Much left to do for even safer heavy transports
It was a crowded conference hall when SAFER and NTF today organized a public seminar about safer heavy transports at Lindholmen Science Park in Gothenburg. Developments in the heavy traffic sector since 1997, when Vision Zero was established, shows fewer fatalities, despite an increased number of transports; 82 died in 1997 and 34 in 2017. The audience agreed that there is much left to do, for example in procurement of transports, leadership, self-evaluation, positive feedback and implementation of more systematic control, follow-up and training.
Today's focus was challenges and future opportunities in heavy road transports. The seminar was aimed at decision-makers in the industry, procurement of transport and others working with heavy traffic and safer road transports. The guests shared knowledge, discussed new perspectives, met with experts and colleagues. The day was opened by Anna Nilsson-Ehle, the chair of Lindholmen Science Park and NTF. She highlighted the positive technology development and how automation, connectivity and infrastructure will continue to contribute to safer traffic.
Reduced speed gives the most effect
Maria Krafft from the Swedish Transport Administration presented which action that has the best effect on reducing the number of fatalities in traffic and it was - not quite unexpectedly - a reduced speed.
- If all drivers kept the speed limit, Sweden would have 40-50% fewer fatalities due to traffic accidents. And if everyone lowered their speed only with 1 km/h, 15 lives could be saved per year, only in Sweden, Maria said.
Good role models are needed
The seminar also discussed the importance of having good role models; major procurers need to get in the forefront and make clearer demands on road safety. Consumers need to take more space. It also applies to everyone; you should not have to accept being driven by a taxi that exceeds the speed limit. Also NTF's director generale Marie Nordén confirms that speeding is a big problem and confirms that a major effort in this area will be made by NTF in the near future.
Safe driving gives no immediate reward
SAFER's researcher Christina Stave from VTI gave an interesting presentation about safety culture and behavior in traffic. She believes that a risky behavior can be explained by how the human brain is programmed; a more risky driving style gives a quick reward, which the brain experiences positively, while a safe driving style does not actually give any direct stimulus, or reward. Common reasons why you drive too fast are, among other things, stress and that it is normalized to drive too fast.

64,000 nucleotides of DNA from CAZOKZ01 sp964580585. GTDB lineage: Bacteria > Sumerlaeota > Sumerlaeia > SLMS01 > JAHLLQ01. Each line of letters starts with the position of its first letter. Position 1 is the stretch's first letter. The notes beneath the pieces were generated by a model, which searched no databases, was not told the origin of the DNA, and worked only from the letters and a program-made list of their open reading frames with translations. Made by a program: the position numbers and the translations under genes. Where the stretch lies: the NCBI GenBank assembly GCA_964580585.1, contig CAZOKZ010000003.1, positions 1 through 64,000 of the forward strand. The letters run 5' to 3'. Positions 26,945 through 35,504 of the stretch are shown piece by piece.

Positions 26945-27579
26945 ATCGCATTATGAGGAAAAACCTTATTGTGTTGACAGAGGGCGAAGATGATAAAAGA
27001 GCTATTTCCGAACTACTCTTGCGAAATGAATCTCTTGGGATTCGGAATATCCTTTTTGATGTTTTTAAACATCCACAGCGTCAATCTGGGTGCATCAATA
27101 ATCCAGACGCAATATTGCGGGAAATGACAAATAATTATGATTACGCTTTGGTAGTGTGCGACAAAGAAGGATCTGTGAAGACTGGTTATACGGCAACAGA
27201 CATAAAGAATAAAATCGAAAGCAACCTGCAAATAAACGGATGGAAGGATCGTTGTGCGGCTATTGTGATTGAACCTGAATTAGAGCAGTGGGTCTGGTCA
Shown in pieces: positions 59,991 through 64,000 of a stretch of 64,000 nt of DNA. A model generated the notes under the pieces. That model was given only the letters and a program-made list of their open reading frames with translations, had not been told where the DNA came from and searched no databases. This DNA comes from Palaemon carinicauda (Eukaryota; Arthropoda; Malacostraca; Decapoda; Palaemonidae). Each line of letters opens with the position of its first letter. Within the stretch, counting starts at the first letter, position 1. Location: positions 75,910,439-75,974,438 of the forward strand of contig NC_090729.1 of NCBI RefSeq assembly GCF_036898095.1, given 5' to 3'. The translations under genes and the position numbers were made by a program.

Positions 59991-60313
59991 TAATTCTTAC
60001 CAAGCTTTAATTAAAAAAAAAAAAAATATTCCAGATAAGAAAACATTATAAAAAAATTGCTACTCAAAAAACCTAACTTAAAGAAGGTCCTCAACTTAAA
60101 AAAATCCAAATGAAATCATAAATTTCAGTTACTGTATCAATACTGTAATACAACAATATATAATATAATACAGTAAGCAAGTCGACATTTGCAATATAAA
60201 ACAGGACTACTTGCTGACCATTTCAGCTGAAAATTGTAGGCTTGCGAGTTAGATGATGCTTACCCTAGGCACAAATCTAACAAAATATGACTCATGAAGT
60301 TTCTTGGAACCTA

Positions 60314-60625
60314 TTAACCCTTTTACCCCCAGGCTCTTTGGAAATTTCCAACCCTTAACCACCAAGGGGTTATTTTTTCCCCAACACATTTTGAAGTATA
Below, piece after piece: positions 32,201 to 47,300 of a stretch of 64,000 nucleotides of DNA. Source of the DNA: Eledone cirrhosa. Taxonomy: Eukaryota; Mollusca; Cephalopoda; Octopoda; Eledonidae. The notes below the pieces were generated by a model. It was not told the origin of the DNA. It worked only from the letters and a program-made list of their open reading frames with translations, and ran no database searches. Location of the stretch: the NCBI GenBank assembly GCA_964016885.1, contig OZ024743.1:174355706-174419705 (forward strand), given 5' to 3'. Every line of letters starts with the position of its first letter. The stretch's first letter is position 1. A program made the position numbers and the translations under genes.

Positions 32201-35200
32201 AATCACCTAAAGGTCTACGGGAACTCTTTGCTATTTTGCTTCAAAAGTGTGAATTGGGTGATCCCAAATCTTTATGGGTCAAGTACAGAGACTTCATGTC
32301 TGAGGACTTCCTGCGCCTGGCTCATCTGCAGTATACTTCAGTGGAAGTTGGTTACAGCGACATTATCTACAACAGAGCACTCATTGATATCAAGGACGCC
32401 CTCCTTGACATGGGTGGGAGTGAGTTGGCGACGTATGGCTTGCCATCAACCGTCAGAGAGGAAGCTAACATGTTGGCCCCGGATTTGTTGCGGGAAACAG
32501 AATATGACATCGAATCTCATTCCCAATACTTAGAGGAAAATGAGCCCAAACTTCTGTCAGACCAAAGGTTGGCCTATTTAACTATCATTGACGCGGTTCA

The seminar also discussed the risks that the driver profession is dipping in status and a concrete proposal for an action is to be better at giving positive feedback to good drivers.
Fatigue is fatal
It is quick to fall asleep behind the wheel.
"In four seconds you can go from being alert to drive off the road," says SAFER's researcher Mikael Ljung Aust.
Fatigue is a huge problem, and hard to do something about because you cannot predict if and when you get tired and risk falling asleep. Underlying mechanisms are usually how you have slept in the last 72 hours, how long you have been awake and if you are in a general, natural "dip", for example after eating.
Mikael tells us that Volvo Cars’ Driver Alert Control, which warns drivers when they're too tired to drive a car, works great. The function is almost always correct and warns the driver when he or she is tired. But getting the driver to actually take a break is more difficult. Mikael told about SAFER's new project MeBeSafe in which the researchers try to find a solution by nudging principles:
- In this project, we will test different reward systems to get the driver to take a break and rest. One idea that we will evaluate is to offer coffee, an offer that is active maybe 10 minutes after the driver has received a warning.
The seminar held at Lindholmen Science Park today is the first in a series of four, further seminars on the theme will be held in Sundsvall, Helsingborg and Örebro in the spring. Participants also get the opportunity to join a Facebook group to continue discussing the issue and follow up with further meetings in the fall. The aim is to continue exchanging experiences and highlighting positive examples.